I can’t help but think of our own coatings and hardened shells we wear to protect us from the hardness of the world, yet how much beauty there is within all of us and always has been.

Hopefulness, Taste the Season

State of Suspension

That feeling of dread is returning. It’s more than an upcoming dentist appointment but less than a cancer diagnosis, and it’s moving in fits and spurts–fits from our ex-president who tried to get his way and failed, and who has returned as a regular in the news as the January 6th hearings are underway, an unfortunate yet necessary waste of resources. The replays of his voice, fantasy rhetoric and loop of lies is today as draining as it was the first go-round, and once again, it leaves me simultaneously drawn in, mortified, and depressed. 

The spurts are sprays of bullets still and increasingly killing all manner of good, unsuspecting, and undeserving humans. Seems we’ve evolved into an insecure power-hungry lot, and as the world shakes its head and laughs at us, we are failing at life’s most basic tenet, to protect our own and revere these precious lives we’ve been given. The acts of violence themselves are horrific, but that the call is coming from inside the house only heightens the horror and gives way to a weary disbelief and shame as we ask ourselves, “Is this really who we are now?” I’m encouraged, however, to learn of upcoming changes to gun laws in the works.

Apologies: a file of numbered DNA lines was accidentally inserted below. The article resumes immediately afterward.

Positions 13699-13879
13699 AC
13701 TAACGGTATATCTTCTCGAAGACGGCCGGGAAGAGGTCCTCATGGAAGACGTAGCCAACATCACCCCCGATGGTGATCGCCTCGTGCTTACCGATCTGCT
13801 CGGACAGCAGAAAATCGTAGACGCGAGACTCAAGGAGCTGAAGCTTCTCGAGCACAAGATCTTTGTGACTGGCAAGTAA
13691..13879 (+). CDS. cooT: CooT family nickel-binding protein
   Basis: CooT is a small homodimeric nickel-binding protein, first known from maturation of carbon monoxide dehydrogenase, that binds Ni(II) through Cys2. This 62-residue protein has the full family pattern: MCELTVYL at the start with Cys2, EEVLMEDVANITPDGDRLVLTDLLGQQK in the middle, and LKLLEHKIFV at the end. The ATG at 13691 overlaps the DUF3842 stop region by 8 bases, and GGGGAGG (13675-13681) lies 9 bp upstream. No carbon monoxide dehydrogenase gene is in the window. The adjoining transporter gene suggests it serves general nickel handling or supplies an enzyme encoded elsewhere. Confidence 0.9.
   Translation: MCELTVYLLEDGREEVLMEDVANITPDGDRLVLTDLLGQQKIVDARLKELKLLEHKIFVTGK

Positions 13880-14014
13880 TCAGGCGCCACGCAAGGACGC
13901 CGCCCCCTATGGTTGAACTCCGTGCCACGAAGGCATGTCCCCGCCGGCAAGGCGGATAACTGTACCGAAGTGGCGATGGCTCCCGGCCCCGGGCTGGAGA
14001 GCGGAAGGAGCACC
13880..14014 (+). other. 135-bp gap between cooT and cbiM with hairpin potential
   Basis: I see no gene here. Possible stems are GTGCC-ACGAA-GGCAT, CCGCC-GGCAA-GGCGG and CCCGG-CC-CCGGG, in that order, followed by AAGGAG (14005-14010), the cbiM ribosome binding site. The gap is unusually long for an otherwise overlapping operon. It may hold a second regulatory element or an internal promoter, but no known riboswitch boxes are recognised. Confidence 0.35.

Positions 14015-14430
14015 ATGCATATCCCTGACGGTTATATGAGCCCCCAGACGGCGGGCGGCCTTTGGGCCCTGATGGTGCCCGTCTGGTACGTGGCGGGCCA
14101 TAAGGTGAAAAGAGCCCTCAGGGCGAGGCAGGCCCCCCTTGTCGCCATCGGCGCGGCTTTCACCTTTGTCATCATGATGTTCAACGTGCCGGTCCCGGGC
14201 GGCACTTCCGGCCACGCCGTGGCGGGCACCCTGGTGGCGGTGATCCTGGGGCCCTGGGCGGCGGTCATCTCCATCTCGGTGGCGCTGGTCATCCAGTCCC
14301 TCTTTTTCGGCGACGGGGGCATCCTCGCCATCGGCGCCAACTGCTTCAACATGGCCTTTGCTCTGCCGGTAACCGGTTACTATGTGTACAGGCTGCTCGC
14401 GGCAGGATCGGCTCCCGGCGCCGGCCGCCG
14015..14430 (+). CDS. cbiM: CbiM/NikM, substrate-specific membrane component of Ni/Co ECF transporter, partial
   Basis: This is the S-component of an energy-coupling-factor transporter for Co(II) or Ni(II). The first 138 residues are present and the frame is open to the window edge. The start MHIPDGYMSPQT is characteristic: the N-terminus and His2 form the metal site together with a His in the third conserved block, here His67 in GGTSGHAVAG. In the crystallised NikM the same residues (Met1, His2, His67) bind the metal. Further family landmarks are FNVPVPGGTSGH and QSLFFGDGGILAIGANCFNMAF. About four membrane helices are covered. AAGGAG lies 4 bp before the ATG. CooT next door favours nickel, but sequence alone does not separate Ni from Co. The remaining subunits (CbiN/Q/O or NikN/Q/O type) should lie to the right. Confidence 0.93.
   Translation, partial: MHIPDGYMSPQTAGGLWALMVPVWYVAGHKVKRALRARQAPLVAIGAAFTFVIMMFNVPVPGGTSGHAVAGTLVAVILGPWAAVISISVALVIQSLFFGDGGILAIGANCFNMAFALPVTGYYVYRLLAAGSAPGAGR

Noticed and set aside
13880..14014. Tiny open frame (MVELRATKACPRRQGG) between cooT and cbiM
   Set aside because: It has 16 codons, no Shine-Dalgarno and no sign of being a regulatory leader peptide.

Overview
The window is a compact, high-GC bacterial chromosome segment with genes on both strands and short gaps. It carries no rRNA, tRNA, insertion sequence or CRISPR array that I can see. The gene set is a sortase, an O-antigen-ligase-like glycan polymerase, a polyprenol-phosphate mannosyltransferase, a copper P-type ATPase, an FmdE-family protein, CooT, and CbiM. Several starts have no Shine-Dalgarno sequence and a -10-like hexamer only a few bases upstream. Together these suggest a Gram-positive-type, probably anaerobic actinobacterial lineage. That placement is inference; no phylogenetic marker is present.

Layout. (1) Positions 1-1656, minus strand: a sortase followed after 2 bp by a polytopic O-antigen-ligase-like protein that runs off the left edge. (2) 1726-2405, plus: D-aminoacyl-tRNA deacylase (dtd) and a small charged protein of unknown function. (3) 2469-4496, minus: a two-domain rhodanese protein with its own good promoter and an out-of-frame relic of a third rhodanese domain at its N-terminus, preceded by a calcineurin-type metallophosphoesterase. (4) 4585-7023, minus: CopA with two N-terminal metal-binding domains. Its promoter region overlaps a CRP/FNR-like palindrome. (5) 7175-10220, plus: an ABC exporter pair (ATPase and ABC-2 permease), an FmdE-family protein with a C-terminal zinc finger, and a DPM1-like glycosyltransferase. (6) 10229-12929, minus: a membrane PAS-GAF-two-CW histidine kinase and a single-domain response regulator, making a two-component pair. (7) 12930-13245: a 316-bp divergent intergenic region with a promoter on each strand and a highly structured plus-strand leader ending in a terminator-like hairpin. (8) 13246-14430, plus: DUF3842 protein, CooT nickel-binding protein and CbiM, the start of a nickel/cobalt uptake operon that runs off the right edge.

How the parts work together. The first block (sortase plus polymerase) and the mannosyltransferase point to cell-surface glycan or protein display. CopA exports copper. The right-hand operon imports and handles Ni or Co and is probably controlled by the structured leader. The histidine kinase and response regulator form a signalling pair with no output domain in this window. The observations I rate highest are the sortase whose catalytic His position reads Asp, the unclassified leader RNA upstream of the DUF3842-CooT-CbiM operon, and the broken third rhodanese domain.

I’m simultaneously drawn in, mortified, and depressed.

XTC’s “Melt the Guns” from 40 years ago rings truer than ever today

It’s no wonder our baseline worry is higher with all this plus a pandemic, inflation, gas prices through the roof, the war in Ukraine, hate crimes, racism, hunger, and the list goes on. I can neither process nor solve it, but I know I won’t look away; the load is too great, a pile that won’t stop growing.

I’m unsettled and distracted, all over the place on most days as it is, but these days are dizzying in their onslaught of bad news. I’m a Type 2 on the Enneagram, a helper who struggles to find limits and prioritize all the helping, someone who can absorb and feel so much from the news and even TV shows, so I’m trying to balance the overwhelm with how much I can do in my own world and beyond. I realize I need to cover my own face with a mask first before helping others.